Well, you can expect clans and heavy athletics. We have fantastic athletics. We have people who come from all over to participate. We do have people that come all the way from Scotland and have such a great time. We have an athletes village where the athletes can come and stay. It’s very cute and they have a big cook out.

For me, as silly as this sounds, our Games are more about family. It’s a day where we all become one big clan.

So, you’re going to get your Highland cows, you’re going to get your dancing. We have a wonderful lady who’s coming this year who does all these different types of Scottish dancing. It’s all going to be group participation so she can actually do demonstrations and teach people. I think that’s really important. If people get to learn and they like it, then they’ll get involved. And if they really want to get involved, guess what they can do? They can get a scholarship.

Of course, you’ve got to have your bands, your mass pipes and drums and all the competitions for that. We have Border collies and sheep herding demonstrations. We have great food vendors and people who specialise in Scottish food.

We also have a special VIP tent. There, we have a Scottish chef and you get wine and everything in there. It’s pretty fancy.

We have re-enactment actors who come and also armoured fighters. You can’t get the kids away from that one!

Maine Highland Games [Shari Rodden]

How many people attend the Maine Highland Games each year?

It started at 3,000, but we are close to 5,000 now. It’s growing every year and I’m very proud of that. We’ve grown so much in the last three years.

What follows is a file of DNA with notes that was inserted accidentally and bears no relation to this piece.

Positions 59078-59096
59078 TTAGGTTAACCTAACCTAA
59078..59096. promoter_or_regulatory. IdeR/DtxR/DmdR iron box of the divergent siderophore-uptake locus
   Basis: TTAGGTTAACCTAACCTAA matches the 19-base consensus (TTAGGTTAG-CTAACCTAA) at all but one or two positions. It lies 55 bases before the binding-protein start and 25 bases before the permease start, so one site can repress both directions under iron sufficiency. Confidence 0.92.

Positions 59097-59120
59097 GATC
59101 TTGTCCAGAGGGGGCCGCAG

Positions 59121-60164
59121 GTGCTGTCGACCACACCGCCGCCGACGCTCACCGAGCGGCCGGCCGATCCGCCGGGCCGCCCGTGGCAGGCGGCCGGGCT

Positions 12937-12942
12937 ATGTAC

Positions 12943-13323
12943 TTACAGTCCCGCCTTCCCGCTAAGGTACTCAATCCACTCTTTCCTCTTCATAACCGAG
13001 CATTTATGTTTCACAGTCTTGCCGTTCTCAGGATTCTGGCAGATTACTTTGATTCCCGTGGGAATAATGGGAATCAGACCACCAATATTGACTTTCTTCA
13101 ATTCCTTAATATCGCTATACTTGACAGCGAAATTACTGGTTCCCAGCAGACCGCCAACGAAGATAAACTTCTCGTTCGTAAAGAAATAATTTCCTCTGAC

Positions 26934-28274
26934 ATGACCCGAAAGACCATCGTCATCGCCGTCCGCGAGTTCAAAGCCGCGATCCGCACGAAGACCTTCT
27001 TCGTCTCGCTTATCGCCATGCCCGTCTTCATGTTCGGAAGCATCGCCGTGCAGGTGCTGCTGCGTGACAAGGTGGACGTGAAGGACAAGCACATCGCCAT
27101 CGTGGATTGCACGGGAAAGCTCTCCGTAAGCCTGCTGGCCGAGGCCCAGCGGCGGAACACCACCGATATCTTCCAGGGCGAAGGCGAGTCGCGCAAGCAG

What is your favourite Scottish delicacy?

I like a lot of different things! But one thing I like, and I can’t get it here, is back bacon. We only get streaky bacon in America. If I can get my hands on back bacon, as simple as that sounds, I love it. I love Lorne sausage and black pudding. I do drink whisky. Stag’s Breath [a whisky liqueur] I got up in Callander and it was absolutely amazing. When I was in Glen Coe I had a venison stew and it was the best thing I ever ate.

What is your favourite event of the day at Maine Highland Games?

I’d say the Opening Ceremony because that is when the mass pipes and drums come out and it’s absolutely incredible because it gives you that feeling of Scotland.

We have another festival [The Festival at Fort Four & Highland Games]. My husband and I came across this fort in New Hampshire and my husband came up with the best idea. We looked at this land and this cool fort, and he just saw this opportunity for Highland Games there. So, we started a festival and that’s our founding Games. It’s on 29 June. We created an alliance with two other organisations called No Fame Games and the Festival at Fort 4. We are working together as an alliance to create this entire event. It not only brings our culture and heritage to that state, but it also helps their community.

A huge amount of work goes into the organisation of the Games. What keeps you motivated?

I think our next generation deserves the same opportunity to discover their heritage. We do it to make sure that our culture and our heritage survives because unfortunately a lot of people lose that.

Everybody has this deep connection with who they are and where they came from. No matter who you are, you have that – whether you are Scottish or otherwise. You want to know where you came from. I want to be sure that the next generation have the opportunity to explore that. That’s what gives me the joy – when people discover something.

The 45th Maine Highland Games is taking place on 17 August, Thomas Point Beach & Campground – Brunswick, Maine.

To find out more about the Maine Highland Games and the Saint Andrew’s Society of Maine, please visit their website.